Establishment and Validation of Bone Marrow Chimeric Mice
Given that the lung expresses high levels of the AhR compared with immune cells (Dolwick et al., 1993; Lang et al., 1998; Yamamoto et al., 2004), alterations in AhR-regulated events within the lung are a logical mechanism for the recruitment of excess neutrophils to the lungs of TCDD-treated, infected mice. To determine whether AhR-driven events external to the immune system underlie the elevated number of neutrophils in the lungs of TCDD-treated mice, we generated bone marrow chimeric mice in which immune cells lack the AhR, but all other tissues express a functional AhR. To accomplish this, we reconstituted lethally irradiated AhR+/+ recipient mice (CD45.1+ phenotype) with hematopoietic cells (CD45.2+ phenotype) from either wild-type (AhR+/+) or AhR-deficient (AhR−/−) congenic donor mice, generating CD45.2AhR+/+ → CD45.1AhR+/+ and CD45.2AhR−/− → CD45.1AhR+/+ chimeric mice. Five weeks after irradiation, we validated the success of reconstitution of the hematopoietic system in these chimeric mice. As shown in Figure 5A, greater than 90% of the hematpoietic cells were of donor origin in both CD45.2AhR+/+ → CD45.1AhR+/+ and CD45.2AhR−/− → CD45.1AhR+/+ chimeras, indicating that chimerism was successfully established regardless of AhR status of the donor immune system. In addition to establishing chimerism, we determined that the bone marrow chimeric mice were immunocompetent. To do so, we monitored survival of CD45.2AhR+/+ → CD45.1AhR+/+ and CD45.2AhR−/− → CD45.1AhR+/+ chimeric mice for 14 days following infection with influenza virus X31. As illustrated in Figure 5B, regardless of the AhR status of immune cells, all chimeric mice survived this infection, demonstrating that we successfully generated immunocompetent bone marrow chimeric mice.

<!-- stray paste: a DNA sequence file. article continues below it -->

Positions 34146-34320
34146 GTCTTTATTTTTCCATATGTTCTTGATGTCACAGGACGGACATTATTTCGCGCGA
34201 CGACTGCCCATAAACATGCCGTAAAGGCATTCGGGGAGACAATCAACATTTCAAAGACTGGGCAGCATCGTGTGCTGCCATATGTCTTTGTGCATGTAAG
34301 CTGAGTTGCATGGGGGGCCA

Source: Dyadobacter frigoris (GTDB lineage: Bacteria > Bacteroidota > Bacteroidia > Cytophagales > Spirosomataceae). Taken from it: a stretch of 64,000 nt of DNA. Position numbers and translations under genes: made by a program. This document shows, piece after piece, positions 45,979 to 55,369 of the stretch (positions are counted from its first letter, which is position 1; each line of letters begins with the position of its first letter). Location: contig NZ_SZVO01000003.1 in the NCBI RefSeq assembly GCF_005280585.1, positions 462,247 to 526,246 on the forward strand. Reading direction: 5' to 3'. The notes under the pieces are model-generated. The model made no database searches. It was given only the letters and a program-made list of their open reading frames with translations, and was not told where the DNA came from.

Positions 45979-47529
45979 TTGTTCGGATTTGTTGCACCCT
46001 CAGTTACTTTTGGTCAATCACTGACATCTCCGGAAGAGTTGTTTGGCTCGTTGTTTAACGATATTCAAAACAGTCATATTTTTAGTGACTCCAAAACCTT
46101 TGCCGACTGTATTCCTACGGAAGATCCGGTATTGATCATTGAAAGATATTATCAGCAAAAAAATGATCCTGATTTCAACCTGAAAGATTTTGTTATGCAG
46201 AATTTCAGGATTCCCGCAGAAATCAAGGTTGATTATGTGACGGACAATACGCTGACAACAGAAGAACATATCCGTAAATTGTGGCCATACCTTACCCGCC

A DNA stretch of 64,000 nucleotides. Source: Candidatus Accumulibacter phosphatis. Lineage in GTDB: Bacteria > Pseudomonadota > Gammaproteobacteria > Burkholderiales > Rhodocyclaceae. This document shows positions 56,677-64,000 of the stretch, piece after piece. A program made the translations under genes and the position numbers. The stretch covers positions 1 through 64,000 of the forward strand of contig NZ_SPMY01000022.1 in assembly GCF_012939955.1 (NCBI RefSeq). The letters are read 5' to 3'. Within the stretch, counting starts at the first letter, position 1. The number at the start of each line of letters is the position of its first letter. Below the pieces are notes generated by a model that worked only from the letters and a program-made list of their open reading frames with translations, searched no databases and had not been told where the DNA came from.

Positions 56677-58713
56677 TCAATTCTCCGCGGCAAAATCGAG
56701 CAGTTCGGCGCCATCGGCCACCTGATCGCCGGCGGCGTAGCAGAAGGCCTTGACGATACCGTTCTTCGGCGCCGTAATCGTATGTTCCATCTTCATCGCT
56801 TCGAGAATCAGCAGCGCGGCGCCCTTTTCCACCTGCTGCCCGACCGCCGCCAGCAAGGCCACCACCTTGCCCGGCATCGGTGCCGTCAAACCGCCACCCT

Increased Number of Neutrophils in TCDD-Treated, Infected Mice is Dependent on AhR-Driven Events at the Site of Antigen Challenge, but not Directly within Bone Marrow–Derived Cells